A HITCH-HIKING, West Australian Kelpie called Red Dog might have made his mark on the big screen, but out Leyburn way there's an aging canine with a story to rival the box office hit.
This is the tale of Jessie, an 18-year-old Kelpie, who first arrived at the local pub way back in 1995.
In the years since she has travelled across the south west, been kidnapped, brought the famed Leyburn Sprints to a halt, made it through Brisbane's Clem Jones Tunnel, eluded council dog catchers, become a regular at weekly art classes and taught the locals a thing or two about her dietary preferences.
Despite living most of her life without an "official" owner, the township's population of around 350 claim Jessie as one of their own, which simply means each October
her name goes up on the birthday board outside the Leyburn Store.
"No one really owns Jessie, she owns the town," explained David Young, who pays the small-framed red dog's registration fees, but can't claim possession.
Mr Young and his wife Elizabeth are among the many Leyburn residents whose generosity ensures Jessie never goes without meals and a bed.
This year in response to the little Kelpie turning 18 - the age Australian's link so synonymously with freedom - the Youngs and others shared her story with the Bush Tele.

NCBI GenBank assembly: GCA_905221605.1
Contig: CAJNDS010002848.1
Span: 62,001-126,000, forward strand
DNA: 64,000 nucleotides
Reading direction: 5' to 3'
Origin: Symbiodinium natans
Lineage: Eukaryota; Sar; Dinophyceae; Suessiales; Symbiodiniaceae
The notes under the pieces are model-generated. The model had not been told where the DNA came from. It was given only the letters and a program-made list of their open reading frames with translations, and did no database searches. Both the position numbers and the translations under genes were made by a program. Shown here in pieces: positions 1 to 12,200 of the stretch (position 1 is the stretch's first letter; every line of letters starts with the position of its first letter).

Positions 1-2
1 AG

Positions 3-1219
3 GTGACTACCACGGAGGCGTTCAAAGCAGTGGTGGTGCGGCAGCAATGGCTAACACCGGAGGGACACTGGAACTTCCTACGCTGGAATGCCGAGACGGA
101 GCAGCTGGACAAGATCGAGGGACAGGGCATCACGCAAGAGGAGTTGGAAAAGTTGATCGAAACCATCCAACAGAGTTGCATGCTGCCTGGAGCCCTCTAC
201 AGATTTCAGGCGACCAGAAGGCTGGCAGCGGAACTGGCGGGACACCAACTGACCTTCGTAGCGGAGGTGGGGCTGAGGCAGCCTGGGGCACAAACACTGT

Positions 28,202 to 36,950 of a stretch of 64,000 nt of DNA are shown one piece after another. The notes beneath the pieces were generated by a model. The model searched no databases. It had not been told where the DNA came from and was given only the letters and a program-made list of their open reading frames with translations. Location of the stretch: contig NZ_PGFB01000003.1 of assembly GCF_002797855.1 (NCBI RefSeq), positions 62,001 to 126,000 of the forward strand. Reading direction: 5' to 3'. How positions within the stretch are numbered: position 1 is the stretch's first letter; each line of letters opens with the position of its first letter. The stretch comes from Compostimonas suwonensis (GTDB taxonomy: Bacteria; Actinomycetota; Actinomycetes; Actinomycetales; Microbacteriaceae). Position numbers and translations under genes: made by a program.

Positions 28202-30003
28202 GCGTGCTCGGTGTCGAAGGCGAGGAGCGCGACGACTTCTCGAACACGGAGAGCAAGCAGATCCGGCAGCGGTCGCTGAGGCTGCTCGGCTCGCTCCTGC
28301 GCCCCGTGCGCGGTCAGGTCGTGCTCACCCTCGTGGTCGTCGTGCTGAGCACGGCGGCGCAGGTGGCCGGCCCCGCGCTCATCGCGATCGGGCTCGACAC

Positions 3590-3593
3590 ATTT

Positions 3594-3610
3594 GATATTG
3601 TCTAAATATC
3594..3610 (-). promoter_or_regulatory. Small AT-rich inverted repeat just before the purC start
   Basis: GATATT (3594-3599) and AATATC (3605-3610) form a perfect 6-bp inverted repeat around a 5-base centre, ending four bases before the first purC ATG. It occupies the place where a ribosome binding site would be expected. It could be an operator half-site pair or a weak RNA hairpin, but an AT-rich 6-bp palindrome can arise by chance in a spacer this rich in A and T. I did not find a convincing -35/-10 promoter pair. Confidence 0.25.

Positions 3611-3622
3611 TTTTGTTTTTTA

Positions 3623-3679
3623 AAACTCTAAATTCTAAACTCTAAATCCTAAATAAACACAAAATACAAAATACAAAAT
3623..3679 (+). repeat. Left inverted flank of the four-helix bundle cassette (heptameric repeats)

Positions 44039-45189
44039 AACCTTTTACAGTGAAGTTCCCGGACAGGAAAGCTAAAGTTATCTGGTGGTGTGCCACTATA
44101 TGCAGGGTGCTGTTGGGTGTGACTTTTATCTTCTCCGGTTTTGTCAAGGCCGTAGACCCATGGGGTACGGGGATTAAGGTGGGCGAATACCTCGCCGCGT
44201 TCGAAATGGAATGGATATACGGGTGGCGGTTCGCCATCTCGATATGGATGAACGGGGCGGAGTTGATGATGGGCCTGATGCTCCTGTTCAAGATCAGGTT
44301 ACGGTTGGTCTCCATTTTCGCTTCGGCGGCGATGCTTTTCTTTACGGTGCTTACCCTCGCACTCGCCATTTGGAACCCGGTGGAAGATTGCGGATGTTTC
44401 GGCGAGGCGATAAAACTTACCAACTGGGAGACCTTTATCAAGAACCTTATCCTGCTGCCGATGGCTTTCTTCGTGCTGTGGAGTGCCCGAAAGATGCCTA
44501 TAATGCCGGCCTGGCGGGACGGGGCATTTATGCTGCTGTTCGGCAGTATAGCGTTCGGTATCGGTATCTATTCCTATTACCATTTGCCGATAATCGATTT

It all started in 1995 when Jessie arrived as a puppy-size gift for the publican's son Bryce Reid.
"Bryce loved Jessie and Jessie loved Bryce, but as he grew up he got more into pig dogs," Mr Young explained.
Cattle trucks, school buses, cars she knows this is her town and she's most likely to be wherever people are, she loves people.
"Jessie just couldn't fit the criteria when it came to chasing pigs.
"It was never a case of him not looking after Jessie, it was simply that she made other friends in town."
Locals agree even from the outset she was a "friendly little thing" with a fondness for both people and her fellow canines; no one can recall her ever being in a dog fight.
The Youngs first met Jessie 15 years ago during a storm, when she sought refuge at their McIntyre St home.
They have been mates ever since.
A few years back the Reid family left, packing Jessie up and shifting first to Cambooya and then to Dirranbandi.
"Jessie always knew Leyburn locals though, we saw her one day in Cambooya and she was her usual friendly self," Mr Young said.
A while later when Bryce Reid left to work in the mining sector the little Kelpie returned to Leyburn this time without an official owner, but with a town committed to looking out for her wellbeing.
"We loved having Jessie back and she knew her way around," Mr Young said.
"She's always made regular visits to different people."
Others confirm aspects of her routine: like late afternoon walks to the end of Talgai St from which she reappears after "about 20 minutes" walking down the council laneway beside the tennis courts generally with a "brisket bone or sausage" in her mouth.
Yet not everyone has always felt the little Kelpie was well cared for: at one stage she was kidnapped by out-of-towners convinced she was being neglected.
"She just disappeared and we thought she must have been shot after she looked at someone's sheep," Mr Young confessed.
However the resilient little dog reappeared, looking slightly dishevelled, a few months later.